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    Japan’s Softbank seeks to buy 70% of Sprint

    Sprint must persuade the FCC that the proposed $20.1 billion Softbank acquisition is in the public interest.
    Joe Raedle/Getty Images
    Sprint must persuade the FCC that the proposed $20.1 billion Softbank acquisition is in the public interest.

    TOKYO — In the priciest-ever overseas acquisition for a Japanese company, Softbank Corp. on Monday said that it would buy about 70 percent of Sprint Nextel Corp., giving the US carrier a much-needed cash infusion and boosting its chances to challenge giants Verizon and AT&T.

    The $20.1 billion deal links a struggling US mobile company, still trying to build up its high-speed next-generation network, with a Japanese wireless carrier noted for its history of risky — though so far fruitful — acquisitions.

    In a joint press conference Monday with Sprint chief executive Dan Hesse, Softbank’s billionaire founder Masayoshi Son said it was imperative to push overseas at a time when Japan’s own market, with its population declining and its economy stagnant, leaves little chance for growth. Softbank has a net debt of about $10 billion and it needed several major loans to finance the deal, but the strong yen gives the company greater purchasing power. The corporation’s stock plummeted in recent days after rumors of the deal leaked.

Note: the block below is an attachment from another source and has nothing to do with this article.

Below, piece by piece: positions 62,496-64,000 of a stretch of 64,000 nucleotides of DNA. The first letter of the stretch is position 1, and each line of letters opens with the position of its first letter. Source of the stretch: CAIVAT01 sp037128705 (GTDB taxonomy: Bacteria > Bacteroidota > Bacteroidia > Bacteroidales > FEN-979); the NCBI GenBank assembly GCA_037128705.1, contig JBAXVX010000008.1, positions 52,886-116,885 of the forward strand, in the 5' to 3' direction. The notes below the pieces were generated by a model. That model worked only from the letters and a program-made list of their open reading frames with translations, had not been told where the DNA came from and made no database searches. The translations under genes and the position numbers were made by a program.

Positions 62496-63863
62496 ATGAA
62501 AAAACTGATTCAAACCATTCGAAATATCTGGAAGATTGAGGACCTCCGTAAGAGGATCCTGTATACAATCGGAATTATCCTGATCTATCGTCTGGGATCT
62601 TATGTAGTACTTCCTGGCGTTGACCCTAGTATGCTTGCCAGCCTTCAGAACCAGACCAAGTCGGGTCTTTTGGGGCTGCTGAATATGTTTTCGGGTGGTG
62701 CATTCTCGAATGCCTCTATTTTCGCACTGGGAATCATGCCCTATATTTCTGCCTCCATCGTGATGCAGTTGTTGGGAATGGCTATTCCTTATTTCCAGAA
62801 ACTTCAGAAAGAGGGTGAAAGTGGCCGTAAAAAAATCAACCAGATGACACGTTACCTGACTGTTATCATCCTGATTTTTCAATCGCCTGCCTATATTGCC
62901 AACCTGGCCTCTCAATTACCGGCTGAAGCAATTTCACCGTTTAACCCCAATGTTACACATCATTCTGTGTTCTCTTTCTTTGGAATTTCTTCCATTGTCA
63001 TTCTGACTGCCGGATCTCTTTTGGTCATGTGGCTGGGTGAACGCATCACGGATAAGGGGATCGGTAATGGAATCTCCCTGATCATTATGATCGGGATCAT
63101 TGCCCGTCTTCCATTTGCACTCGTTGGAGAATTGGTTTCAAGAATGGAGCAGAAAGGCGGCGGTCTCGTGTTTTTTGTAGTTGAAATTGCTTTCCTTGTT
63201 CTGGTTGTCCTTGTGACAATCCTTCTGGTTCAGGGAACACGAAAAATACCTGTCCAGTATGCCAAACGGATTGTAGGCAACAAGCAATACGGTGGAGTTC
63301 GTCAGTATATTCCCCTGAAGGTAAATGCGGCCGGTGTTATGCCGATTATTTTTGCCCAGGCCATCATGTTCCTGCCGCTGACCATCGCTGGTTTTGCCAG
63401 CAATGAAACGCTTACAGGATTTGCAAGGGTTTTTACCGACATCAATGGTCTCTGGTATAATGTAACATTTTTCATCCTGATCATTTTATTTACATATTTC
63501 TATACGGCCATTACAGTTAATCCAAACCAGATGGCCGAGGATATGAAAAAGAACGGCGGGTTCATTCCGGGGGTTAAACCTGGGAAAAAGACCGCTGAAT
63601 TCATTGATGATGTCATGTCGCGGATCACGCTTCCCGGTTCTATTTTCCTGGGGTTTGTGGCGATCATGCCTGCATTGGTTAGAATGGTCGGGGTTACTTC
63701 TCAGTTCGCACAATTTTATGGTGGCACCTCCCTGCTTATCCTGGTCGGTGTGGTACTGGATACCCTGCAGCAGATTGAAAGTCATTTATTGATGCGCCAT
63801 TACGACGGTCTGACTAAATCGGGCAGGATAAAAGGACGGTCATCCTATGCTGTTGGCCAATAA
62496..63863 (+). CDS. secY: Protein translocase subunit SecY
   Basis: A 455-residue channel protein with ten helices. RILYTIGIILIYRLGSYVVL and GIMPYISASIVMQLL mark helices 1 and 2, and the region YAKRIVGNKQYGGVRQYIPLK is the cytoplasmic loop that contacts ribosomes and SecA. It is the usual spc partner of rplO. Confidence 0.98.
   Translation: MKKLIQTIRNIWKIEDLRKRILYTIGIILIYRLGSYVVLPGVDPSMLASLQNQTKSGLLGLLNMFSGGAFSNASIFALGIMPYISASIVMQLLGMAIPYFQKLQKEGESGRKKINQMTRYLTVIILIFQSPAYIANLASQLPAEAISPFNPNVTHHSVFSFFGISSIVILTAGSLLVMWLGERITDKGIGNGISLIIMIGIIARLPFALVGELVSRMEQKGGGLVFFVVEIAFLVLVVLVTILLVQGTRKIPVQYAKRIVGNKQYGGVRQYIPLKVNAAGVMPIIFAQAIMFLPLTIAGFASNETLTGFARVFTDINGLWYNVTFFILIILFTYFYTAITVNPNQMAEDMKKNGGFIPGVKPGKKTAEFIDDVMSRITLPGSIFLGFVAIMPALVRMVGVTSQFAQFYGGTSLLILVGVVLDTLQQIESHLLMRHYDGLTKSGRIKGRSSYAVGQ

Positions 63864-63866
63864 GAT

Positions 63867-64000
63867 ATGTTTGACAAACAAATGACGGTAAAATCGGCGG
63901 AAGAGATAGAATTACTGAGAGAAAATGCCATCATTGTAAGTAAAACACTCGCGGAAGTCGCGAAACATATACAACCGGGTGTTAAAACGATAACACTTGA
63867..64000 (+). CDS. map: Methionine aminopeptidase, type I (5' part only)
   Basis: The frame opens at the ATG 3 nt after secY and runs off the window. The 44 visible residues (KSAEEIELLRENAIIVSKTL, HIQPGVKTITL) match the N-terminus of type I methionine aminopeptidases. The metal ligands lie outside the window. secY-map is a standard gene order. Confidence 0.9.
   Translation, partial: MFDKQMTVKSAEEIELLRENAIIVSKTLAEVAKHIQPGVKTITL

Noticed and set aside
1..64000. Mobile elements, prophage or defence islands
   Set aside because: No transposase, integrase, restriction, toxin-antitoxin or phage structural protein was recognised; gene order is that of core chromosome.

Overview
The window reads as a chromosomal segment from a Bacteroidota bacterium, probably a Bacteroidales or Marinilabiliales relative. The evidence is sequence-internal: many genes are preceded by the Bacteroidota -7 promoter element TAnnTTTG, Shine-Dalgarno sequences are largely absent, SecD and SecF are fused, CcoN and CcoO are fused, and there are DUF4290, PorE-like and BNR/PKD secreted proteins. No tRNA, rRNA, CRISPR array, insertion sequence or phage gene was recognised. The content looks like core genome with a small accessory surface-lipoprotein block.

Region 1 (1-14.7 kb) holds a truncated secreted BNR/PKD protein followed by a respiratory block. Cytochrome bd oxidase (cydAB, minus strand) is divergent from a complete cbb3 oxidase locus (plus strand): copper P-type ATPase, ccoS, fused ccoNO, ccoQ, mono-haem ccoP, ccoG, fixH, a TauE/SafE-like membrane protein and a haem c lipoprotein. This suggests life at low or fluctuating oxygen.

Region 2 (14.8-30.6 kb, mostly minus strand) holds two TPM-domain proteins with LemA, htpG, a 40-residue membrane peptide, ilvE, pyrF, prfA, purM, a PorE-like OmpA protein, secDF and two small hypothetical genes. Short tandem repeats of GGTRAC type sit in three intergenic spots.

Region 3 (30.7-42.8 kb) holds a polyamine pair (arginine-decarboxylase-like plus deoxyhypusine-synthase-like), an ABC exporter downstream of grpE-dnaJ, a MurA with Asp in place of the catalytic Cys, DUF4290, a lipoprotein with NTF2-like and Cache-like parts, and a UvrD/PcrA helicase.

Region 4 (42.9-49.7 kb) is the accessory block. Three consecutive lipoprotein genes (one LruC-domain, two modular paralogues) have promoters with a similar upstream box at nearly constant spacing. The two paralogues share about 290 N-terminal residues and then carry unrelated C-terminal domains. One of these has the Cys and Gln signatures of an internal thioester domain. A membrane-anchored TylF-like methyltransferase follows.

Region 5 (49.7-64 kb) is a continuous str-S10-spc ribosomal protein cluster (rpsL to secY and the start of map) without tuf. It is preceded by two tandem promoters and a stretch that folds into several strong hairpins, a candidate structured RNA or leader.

‘‘When we make a challenge, usually risk comes along with it,’’ Son said. ‘‘I know it’s not an easy path to go businesswise.’’ But then Son noted Japan’s low birthrate and added, ‘‘However, without challenges [into new markets] we may face even bigger risks.’’

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    The acquisition must still win approval from the Justice Department and the Federal Communications Commission. Sprint must persuade the FCC that the deal is in the public interest to overcome a 25 percent limit on foreign investment in telecommunication companies.

    Sprint, the nation’s third-largest wireless carrier, likely will argue that the proposal would increase competition in the United States and help it compete more effectively with Verizon and AT&T. Those two companies both have roughly twice the subscribers Sprint does, and Sprint so far has struggled to break the duopoly.

    Sprint, now a consolidated subsidiary of Softbank, has a net debt of about $15 billion after a half-decade of losses. At the Monday press conference, Hesse admitted the company was in shambles — at one point losing one million customers every quarter — when he became its top executive in 2007.

    With its pockets drained, Sprint also held back on investment and left customers on two separate networks. Now, Hesse said, Sprint is ready for the ‘‘investment phase,’’ with the creation of a 4G network and improvements to the 3G network.